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LONDON (Reuters) - Asking prices for British homes slipped by 0.6% this month as the market entered its usual lull ahead of the Christmas holidays, but they are expected to resume their rise next year, a survey showed on Monday.
Online property portal Rightmove said the average asking price, which is not adjusted for seasonal variations, stood at 342,401 pounds ($459,057) in November - up 6.3% in annual terms.
Asking prices have fallen in each November since 2007 as the market enters an end-of-year slowdown before activity picks up again after the holidays.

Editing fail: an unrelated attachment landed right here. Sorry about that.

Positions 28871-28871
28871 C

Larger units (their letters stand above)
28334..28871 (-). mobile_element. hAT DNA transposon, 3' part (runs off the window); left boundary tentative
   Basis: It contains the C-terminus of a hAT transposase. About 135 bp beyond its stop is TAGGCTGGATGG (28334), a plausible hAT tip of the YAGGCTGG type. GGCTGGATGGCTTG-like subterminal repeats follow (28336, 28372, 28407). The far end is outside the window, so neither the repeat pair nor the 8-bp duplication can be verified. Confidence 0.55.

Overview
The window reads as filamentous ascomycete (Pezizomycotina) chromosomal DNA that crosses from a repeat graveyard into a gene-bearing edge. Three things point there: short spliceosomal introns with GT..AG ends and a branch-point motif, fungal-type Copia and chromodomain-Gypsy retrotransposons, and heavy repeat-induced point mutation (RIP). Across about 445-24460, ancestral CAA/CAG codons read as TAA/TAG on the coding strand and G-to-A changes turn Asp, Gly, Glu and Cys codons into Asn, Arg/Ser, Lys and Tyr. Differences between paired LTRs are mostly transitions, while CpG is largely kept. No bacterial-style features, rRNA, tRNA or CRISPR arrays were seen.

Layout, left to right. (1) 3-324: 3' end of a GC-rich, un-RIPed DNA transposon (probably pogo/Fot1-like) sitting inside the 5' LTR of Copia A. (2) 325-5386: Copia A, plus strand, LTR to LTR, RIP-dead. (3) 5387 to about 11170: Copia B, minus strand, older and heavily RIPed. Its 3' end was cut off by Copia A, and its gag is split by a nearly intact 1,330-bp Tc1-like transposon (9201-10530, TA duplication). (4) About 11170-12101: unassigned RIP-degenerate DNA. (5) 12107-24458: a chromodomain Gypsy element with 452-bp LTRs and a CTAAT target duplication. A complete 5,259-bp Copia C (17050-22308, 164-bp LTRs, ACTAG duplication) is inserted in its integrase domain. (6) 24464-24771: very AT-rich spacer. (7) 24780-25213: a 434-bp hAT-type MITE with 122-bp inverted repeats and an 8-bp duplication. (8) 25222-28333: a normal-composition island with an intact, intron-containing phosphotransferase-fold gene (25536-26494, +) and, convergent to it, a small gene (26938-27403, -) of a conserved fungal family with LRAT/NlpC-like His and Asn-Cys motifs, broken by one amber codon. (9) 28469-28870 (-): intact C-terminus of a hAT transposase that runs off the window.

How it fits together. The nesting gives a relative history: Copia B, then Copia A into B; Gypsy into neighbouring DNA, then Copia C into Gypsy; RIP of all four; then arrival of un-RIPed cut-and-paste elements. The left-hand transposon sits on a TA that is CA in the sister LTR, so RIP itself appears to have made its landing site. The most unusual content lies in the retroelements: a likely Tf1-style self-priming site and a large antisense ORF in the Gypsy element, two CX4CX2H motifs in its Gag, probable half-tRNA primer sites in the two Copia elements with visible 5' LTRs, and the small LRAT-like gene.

"That is likely to push prices higher again, and increase the competition from other buyers," said Tim Bannister, Rightmove director of property data.
A survey of chartered surveyors last week showed house price inflation in Britain picked up last month, propelled by a shortage of sellers that also suggested further price rises lay ahead.
Other surveys have similarly pointed to continued house price growth since July when a year-long exemption from the stamp duty tax on house purchases was halved in scale in England and Northern Ireland and expired altogether in Wales.
Scotland ended the incentive in April and it expired in its entirety in England and Northern Ireland at the end of September.
($1 = 0.7459 pounds)
(Reporting by Andy Bruce; Editing by William Schomberg)